What our oceans can teach us in our world’s post-COVID recovery

Geography classes at school have likely taught you that there are five oceans on Earth. That said, if you grab a globe and try to determine where one ocean ends and another begins, you will quickly realise there is essentially one big body of water covering over 70 percent of our planet. 

Monday 8th June 2020 marks World Oceans Day, a day to recognise the crucial role oceans play in sustaining life on Earth, and to reflect upon the beauty, value and life oceans contribute to our world.  

World Oceans Day transpired from a United Nations Oceans Conference in 2017, which was convened to support the  implementation of Sustainable Development Goal (SDG) 14: Life Below Water. The conference addressed the need to conserve and sustainably use our oceans, seas and marine resources in the pursuit of sustainable development. 

Oceans are essential to life on Earth, and are arguably our world’s greatest asset. Over 50 percent of the oxygen we breathe comes from the ocean, and around 90 percent of the world’s trade is moved by shipping. Yet, we have managed to damage our oceans tremendously, and we must continue exploring ways to sustainably manage these precious resources. 

Efforts to contain the spread of the novel coronavirus (COVID-19) include restricting movement across the globe. This has had a remarkable environmental impact. Armida Salsiah Alisjahbana, Head of the Economic and Social Commission for Asia and the Pacific (ESCAP) is urging the world to “take advantage of the window of opportunity offered by reduced emissions and energy demand to protect the marine environment.”

In some ways, the ocean and its inhabitants have been given a reprieve as COVID-19 has dramatically reduced our activity at sea. We have seen and heard of multiple examples in mainstream media of how this has taken place across the globe, including; 

● Halting commercial shipping has reduced the level of noise pollution in oceans, which affects how whales and other species communicate, navigate and feed. This has been most evident  among whales and other marine life in Canadian waters.
‘Quieter ocean’ from COVID-19 could be a boon to endangered orcas, say researchers

● Plummeting global demand for seafood has seen many fishing fleets remain ashore, temporarily decreasing fishing in some areas around the world, including Japan.
With fishing fleets tied up due to COVID-19, marine life has a chance to recover

● The canals of Venice, typically muddy in colour and plagued with tourists in gondolas and cruise ships, are now clear.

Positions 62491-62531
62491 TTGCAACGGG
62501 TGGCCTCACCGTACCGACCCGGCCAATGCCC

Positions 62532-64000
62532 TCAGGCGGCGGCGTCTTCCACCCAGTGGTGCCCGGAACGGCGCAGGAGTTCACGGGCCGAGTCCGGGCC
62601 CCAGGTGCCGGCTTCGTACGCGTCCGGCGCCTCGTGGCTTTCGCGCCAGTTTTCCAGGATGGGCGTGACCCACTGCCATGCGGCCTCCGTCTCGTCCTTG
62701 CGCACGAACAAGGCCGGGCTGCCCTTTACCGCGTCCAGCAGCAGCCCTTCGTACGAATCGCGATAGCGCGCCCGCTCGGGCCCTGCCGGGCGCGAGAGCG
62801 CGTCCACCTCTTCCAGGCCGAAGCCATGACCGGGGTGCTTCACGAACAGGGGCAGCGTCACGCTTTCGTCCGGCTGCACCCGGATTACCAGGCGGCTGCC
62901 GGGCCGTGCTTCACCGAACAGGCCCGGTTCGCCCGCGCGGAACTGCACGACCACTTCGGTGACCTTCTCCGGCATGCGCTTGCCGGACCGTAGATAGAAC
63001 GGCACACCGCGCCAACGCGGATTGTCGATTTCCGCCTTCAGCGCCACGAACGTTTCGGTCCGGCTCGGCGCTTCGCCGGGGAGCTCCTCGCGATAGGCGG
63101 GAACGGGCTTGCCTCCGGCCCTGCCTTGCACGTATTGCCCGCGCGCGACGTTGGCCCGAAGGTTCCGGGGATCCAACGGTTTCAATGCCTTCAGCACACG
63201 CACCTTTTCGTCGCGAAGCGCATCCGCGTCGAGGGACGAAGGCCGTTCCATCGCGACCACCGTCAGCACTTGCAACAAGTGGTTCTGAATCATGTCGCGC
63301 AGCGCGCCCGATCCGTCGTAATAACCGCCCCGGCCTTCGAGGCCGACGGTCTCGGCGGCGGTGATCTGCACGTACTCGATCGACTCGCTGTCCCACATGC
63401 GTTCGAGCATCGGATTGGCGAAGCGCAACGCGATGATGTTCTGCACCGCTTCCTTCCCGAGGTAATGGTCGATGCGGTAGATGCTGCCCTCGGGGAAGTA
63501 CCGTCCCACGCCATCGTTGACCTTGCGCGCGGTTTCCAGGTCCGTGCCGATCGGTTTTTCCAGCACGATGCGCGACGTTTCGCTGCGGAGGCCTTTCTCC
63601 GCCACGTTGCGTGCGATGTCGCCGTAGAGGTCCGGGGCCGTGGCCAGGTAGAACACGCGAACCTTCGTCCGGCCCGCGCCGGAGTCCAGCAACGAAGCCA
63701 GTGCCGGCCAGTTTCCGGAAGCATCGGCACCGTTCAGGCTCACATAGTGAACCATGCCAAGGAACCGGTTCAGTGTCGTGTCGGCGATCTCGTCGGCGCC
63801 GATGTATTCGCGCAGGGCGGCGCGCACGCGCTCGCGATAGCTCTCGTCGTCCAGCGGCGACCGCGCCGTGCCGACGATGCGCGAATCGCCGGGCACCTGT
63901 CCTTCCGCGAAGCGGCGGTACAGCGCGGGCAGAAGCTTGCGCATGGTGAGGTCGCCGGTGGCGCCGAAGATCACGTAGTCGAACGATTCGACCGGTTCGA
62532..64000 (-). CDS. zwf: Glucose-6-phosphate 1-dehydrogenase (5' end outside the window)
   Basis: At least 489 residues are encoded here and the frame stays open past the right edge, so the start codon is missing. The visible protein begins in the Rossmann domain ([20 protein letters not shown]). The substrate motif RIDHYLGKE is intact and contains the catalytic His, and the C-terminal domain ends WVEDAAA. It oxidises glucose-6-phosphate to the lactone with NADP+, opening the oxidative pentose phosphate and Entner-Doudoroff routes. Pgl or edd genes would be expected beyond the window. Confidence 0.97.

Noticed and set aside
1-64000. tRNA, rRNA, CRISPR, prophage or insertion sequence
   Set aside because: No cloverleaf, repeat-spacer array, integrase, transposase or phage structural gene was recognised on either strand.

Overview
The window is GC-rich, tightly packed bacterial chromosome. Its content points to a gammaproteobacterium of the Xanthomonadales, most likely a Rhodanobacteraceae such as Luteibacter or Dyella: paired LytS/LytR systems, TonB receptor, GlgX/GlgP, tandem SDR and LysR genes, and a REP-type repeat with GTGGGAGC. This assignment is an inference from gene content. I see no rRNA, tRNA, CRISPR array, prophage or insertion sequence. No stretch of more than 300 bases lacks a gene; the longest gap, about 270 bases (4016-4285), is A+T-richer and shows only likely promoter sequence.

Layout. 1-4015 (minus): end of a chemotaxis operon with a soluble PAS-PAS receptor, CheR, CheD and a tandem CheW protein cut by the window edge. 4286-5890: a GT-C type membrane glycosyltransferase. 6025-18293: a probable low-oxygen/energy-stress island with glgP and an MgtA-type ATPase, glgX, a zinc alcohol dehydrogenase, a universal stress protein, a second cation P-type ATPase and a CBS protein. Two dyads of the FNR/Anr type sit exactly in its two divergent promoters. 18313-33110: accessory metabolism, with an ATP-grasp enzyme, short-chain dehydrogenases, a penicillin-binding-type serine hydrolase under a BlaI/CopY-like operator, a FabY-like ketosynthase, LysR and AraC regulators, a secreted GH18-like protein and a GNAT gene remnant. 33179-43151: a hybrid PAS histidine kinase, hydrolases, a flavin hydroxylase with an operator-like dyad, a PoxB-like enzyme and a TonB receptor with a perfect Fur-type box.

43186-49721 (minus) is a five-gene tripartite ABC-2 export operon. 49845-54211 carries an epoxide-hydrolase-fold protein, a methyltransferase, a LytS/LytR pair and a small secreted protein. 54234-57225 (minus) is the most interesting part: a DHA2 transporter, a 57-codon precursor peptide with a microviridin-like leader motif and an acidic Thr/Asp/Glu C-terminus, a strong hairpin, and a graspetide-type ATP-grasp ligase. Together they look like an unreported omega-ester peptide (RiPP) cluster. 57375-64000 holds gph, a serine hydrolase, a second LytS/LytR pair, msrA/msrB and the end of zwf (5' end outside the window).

Coronavirus lockdown eases pollution, Venice canal runs clear

● While Australia’s tourism economy is at a standstill, boats ordinarily used for diving in the Great Barrier Reef sit empty in the harbours of Cairns and Port Douglas. Those boats and staff have been reassigned to the task of planting coral.
Planting Coral in the Time of COVID-19 • Scuba Diver Life

The changes we are seeing across the globe highlight the impacts humans have had on nature. Due to the sudden and extreme reduction in human-led intervention with oceans, we have seen positive changes occur in oceans during the COVID-19 lockdown. 

The United Nations Environment Program (UNEP) describes what we are now experiencing as the “nature trade-off paradigm.” This paradigm considers the positive and negative impacts of human intervention on nature and observes the situational changes when there is one more of one thing and less of another. This paradigm is key to our understanding of and appreciation for nature, and the limits to which humans can push nature before there is a negative impact. 

As Pushpam Kumar, Chief Environmental Economist at the United Nations Environment Programme (UNEP) describes “Every crisis provides the opportunity to learn”. We therefore must take this opportunity to consider our impact on the ocean, and as we rebuild from the crisis, exploring ways to make more sustainable and conscious decisions about our environmental impact.
COVID-19 and the nature trade-off paradigm

So as Victoria moves towards increasingly relaxed coronavirus restrictions, you may be wondering how you can contribute to the health of the oceans? Fortunately, there are many global and local initiatives that you can support.

The World Ocean Day campaign is calling on world leaders to protect 30% of the ocean by 2030, and you can support this initiative by signing this petition and sharing the message with your friends and families to do the same. Here’s a link to their Social Media Campaign.

For fun and engaging local activities, you can also visit the Victorian National Park Association website and get involved with a number of the Reef Watch,  Marine Citizen Science programs. ReefWatch – Victorian National Parks AssociationVictorian National Parks Association 

This program includes documenting marine life (e.g. fish, crabs and snails) by photographing what you find on Victorian coasts. You can then share the photos with ReefWatch’s Marine life of Victoria project through the iNaturalist website. Marine Life of Victoria · iNaturalist 

Whether you live along the coast or in the city, you have the opportunity to be a part of a vibrant community working together to protect our oceans. Our oceans keep our health, the economy and our lives above the waves. In the post-COVID-19 era, we must remember to work together to protect them, as they are just as much a part of our home as the land on which we humans live. 

Co-authored by: Fran Grossi, Events Coordinator, United Nations Association of Australia (Victoria division) Young Professionals Network (UNAAV YP Network); and Kade Mills, Reef Watch Coordinator, National Parks Victoria.

Edited by: Maeve Martyn, Marketing and Communications Manager, UNAAV YP Network.

Photo by: Kade Mills, ReefWatch

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